Just by looking around the hall, it was difficult to make a judgment if indeed there were enough warm bodies present to constitute a quorum. When I entered the hall, there seemed to be not enough legislators on board. But with Malacanang joining the call for the passage of the bill, I did not expect that there would be a problem in the bill’s ratification. Nevertheless, congressmen began trickling in not long after the session was underway.

The session was suspended in order to resolve the issue that was raised. In this line of work, the adage “the squeaky wheel gets oiled” sometimes best describes this kind of situation. Many times in the past, when the quorum question is raised during a debate on a very important bill, the issue is settled after a little discussion with the one who raised the question during suspension.

After about thirty minutes of suspension, the session was resumed and the roll was called. Obviously, the quorum question was not resolved so the names of the members of congress were called one by one, with the secretariat staff ticking off the names in their list. At the end of the roll call, the Secretary General reported to the Speaker that 128 members of the House responded to the call. With that, the Speaker declared that with 128 members, there is no quorum and therefore, according to the rules, the House cannot conduct legislative business and would have to adjourn.

As expected, this ruling was met with vehement objections and impassioned pleadings from the proponents and supporters of the bill. Legislators pushing for the bill alternately took the floor questioning the results of the roll call and calling on the speaker to use a particular provision in the rules allowing the House to arrest the members who are absent. Understandably, emotions ran high and a bitter exchange threatened to mar the proceedings.

In the end, the Speaker stood pat in his ruling and adjourned the last session of the 14th Congress. What was intended to be a “special routine closing” and parting of friends now turned into a highly polarized legislative battle among peers. Definitely not what was envisioned as a last day of work for this Congress.

Naturally and rightfully so, those supporting the bill felt betrayed and cheated, and cast judgment on the House for failing to pass such an important measure. As I was doing live tweets of the proceedings over Twitter, I could see the numerous reactions of people online castigating the House most especially the Speaker. All the frustrations were posted and perhaps if not for the facility of the internet, people might have gone out to the streets to vent their anger.

The session had been adjourned but the honor ceremony still had to be undertaken. Actually, many had begun to think that it might not be appropriate anymore to have the ceremony. I felt it would not be taken well by the public who had just been treated to disappointment by the very House that would now give distinction to its members.

After quite a while of lingering, the Deputy Secretary General for Committee Affairs went on the public address system to inform everyone that the leadership of the House had decided to forego the honor ceremony, in deference to what the public might construe as the congressmen giving themselves a pat on the back after the emotional, divisive and controversial adjournment.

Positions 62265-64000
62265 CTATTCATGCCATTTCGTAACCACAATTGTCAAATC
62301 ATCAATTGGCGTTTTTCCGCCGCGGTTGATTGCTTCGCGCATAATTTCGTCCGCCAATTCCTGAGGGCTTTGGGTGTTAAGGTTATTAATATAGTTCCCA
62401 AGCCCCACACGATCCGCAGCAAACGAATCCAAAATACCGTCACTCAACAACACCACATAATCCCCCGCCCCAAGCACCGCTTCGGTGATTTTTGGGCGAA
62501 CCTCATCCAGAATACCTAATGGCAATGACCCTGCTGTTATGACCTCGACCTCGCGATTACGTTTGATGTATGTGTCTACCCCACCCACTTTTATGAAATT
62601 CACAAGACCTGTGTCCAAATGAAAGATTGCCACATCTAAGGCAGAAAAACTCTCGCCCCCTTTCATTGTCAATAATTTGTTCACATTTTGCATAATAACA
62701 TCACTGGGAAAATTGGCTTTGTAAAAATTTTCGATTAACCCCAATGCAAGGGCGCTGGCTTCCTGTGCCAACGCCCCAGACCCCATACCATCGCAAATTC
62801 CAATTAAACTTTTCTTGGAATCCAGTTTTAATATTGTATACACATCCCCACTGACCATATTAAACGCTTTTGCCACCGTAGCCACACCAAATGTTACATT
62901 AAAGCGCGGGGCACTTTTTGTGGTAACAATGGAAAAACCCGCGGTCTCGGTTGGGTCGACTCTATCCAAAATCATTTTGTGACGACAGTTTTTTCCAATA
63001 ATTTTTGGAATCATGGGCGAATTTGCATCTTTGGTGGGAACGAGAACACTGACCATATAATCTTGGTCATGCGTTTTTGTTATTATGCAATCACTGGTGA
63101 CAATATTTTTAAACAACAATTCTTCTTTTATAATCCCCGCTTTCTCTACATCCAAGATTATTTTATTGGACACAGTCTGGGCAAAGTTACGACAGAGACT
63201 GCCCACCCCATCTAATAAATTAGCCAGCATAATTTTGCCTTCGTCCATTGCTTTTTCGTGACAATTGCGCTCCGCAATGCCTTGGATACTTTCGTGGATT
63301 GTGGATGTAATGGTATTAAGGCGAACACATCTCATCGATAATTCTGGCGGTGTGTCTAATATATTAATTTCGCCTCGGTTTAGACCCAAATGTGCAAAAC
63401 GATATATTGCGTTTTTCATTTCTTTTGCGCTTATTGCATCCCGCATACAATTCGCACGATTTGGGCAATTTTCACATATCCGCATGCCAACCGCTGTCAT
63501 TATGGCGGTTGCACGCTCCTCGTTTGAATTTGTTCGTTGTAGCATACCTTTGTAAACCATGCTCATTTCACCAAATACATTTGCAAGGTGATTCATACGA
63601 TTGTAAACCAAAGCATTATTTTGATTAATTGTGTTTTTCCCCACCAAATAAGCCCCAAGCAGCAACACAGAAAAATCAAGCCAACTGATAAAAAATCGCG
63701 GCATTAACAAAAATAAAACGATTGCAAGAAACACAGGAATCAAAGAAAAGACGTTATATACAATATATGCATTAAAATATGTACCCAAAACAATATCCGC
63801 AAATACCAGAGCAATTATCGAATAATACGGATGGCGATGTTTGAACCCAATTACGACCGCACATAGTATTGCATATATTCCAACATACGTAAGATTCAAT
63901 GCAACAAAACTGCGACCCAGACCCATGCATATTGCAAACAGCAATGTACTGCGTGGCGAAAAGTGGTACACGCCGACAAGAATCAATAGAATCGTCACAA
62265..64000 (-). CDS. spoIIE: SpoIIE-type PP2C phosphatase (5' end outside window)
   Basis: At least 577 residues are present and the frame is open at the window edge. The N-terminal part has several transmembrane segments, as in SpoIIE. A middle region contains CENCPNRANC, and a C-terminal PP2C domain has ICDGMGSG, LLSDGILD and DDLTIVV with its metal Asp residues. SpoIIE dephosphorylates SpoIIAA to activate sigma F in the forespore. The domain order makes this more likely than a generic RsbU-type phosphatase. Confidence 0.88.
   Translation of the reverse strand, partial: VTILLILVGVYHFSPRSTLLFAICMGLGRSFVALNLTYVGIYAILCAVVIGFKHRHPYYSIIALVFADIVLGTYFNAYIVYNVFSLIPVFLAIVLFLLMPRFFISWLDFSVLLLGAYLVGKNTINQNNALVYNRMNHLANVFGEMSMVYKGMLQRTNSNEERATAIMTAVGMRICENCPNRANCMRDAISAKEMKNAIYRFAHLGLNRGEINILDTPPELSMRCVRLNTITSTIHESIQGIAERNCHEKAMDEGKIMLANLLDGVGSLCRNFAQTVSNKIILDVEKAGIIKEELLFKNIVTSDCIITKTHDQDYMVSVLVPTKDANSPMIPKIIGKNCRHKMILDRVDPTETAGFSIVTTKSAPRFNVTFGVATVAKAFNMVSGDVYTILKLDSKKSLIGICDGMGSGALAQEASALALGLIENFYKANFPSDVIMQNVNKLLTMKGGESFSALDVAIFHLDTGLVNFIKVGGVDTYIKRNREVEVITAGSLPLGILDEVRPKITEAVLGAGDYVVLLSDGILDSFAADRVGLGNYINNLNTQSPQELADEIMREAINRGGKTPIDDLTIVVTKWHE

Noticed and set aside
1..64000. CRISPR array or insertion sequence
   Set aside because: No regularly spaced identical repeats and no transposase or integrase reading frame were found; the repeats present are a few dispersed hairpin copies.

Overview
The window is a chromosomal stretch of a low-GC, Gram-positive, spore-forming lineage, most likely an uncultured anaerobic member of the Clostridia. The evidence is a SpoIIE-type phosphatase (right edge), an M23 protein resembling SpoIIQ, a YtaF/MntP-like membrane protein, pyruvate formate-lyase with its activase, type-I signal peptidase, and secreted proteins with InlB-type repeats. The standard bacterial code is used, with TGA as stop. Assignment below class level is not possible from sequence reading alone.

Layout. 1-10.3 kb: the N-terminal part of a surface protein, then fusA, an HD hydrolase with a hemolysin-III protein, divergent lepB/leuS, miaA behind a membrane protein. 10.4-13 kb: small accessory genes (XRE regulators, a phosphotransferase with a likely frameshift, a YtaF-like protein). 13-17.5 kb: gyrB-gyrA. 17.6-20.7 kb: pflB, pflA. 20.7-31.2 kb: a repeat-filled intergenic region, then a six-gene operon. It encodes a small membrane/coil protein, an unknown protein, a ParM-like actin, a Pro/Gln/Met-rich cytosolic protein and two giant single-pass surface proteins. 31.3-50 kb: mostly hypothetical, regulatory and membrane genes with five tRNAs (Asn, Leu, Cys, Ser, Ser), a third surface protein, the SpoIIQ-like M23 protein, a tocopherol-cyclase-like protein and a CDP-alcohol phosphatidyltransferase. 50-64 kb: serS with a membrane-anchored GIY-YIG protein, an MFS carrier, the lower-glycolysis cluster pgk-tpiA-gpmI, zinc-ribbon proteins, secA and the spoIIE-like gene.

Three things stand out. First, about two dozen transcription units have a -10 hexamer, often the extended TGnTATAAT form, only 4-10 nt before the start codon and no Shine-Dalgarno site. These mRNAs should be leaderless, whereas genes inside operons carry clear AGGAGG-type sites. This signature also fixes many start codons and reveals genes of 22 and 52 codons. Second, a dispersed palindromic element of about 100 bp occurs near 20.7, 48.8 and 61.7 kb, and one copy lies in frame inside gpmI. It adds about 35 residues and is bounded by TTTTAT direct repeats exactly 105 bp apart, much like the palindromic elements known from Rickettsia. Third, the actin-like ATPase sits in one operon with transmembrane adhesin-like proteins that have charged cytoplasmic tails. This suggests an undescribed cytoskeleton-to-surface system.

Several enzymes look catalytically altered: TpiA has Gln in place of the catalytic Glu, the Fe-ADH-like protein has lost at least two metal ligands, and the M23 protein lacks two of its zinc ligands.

Her voice was cracking and straining under what seems to be a failed effort to hide her emotions. Clearly, she was distressed with what was happening. She went on to say that although the House leadership already made that decision, they in the Secretariat tried to convince the leadership to proceed with the ceremony. After all, she said, this ceremony, the first time held in the House’s colorful history, was initiated and prepared by the Secretariat to give due honor and recognition to the members of the House whom they had worked with on many important accomplishments of the institution. She pointed out that being first hand spectators to the performance of the legislators, they would like to proceed with the presentation of mementos and plaques of appreciation.

Indeed, while there are many highlighted occasions that the House had not displayed the righteousness that the people expect and deserve, there are many more unnoticed moments of low profile accomplishments that only the secretariat were witnesses to. They wanted to give due recognition to these accomplishments by way of the honor ceremony.

And so it was that under the contemptuous glare of the public, the House proceeded to honor its members. It basically consisted calling out the 1st-term, 2nd-term and 3rd-term members of the House in front of the hall and presenting them with plaques of appreciation and book-bound volumes of each legislator’s performance record (bills filed, laws passed, speeches delivered and transcripts of interpellations) and a CD version of the same. For the graduating congressmen, a Congressional medal was also presented in honor of completing the whole three terms in the House.

For me, it was a well appreciated gesture on the part of the Secretariat. What they presented was a symbol of the acknowledgment of the work I had done these past nine years. The mementos and volumes they gave me were things that I can present to other people to show that the mandate given to me by my constituents were not wasted and this was incontrovertible proof that I had earned the pay that people granted me the privilege to receive.

Indeed June 4 seemed to be an ordinary day. For some, it was. For others, it was a day that the House of Representatives failed the people. For me, it was the final day of a special period in my life when I had the privilege of being able to directly contribute to the welfare of this nation. Sad to say though, that by this final act of the House, the last thing in the people’s mind would be that the 14th Congress betrayed them.